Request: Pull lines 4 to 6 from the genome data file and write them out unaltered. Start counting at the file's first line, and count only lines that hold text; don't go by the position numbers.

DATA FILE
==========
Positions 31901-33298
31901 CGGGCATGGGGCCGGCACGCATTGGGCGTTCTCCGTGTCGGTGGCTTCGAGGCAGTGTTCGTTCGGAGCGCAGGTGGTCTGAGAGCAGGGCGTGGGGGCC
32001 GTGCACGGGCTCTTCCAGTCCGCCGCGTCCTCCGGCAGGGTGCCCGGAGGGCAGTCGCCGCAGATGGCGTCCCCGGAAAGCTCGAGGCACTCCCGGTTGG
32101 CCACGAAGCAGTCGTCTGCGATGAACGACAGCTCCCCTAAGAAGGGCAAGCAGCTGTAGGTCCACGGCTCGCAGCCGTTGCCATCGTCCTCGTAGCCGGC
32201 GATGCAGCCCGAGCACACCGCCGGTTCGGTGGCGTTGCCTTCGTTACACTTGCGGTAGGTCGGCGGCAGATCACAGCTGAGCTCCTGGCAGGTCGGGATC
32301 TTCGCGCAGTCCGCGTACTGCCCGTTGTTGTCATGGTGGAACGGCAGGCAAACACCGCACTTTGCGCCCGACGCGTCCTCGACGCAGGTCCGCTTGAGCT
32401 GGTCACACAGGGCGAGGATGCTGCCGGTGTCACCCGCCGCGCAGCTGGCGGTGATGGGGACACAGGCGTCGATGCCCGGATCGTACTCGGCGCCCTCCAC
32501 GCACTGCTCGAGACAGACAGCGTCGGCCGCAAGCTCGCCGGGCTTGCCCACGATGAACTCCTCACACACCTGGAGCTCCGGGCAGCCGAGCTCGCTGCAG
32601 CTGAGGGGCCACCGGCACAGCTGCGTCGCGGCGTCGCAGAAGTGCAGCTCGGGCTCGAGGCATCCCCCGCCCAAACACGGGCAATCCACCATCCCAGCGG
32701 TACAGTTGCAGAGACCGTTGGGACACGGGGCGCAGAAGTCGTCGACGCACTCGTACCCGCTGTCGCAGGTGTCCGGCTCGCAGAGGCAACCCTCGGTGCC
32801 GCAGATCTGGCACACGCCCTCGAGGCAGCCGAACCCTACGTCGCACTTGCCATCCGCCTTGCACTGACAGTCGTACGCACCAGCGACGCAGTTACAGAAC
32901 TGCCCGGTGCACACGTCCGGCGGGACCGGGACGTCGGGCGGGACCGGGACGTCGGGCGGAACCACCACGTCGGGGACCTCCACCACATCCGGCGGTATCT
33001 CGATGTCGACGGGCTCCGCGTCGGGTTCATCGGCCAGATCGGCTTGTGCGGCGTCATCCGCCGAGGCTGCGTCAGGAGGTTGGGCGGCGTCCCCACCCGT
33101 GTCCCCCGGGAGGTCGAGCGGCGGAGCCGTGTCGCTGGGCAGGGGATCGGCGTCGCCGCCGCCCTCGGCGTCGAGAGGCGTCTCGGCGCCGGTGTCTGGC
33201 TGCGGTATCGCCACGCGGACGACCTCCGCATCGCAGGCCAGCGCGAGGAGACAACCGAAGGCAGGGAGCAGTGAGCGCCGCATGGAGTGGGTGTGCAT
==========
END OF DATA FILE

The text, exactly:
32101 CCACGAAGCAGTCGTCTGCGATGAACGACAGCTCCCCTAAGAAGGGCAAGCAGCTGTAGGTCCACGGCTCGCAGCCGTTGCCATCGTCCTCGTAGCCGGC
32201 GATGCAGCCCGAGCACACCGCCGGTTCGGTGGCGTTGCCTTCGTTACACTTGCGGTAGGTCGGCGGCAGATCACAGCTGAGCTCCTGGCAGGTCGGGATC
32301 TTCGCGCAGTCCGCGTACTGCCCGTTGTTGTCATGGTGGAACGGCAGGCAAACACCGCACTTTGCGCCCGACGCGTCCTCGACGCAGGTCCGCTTGAGCT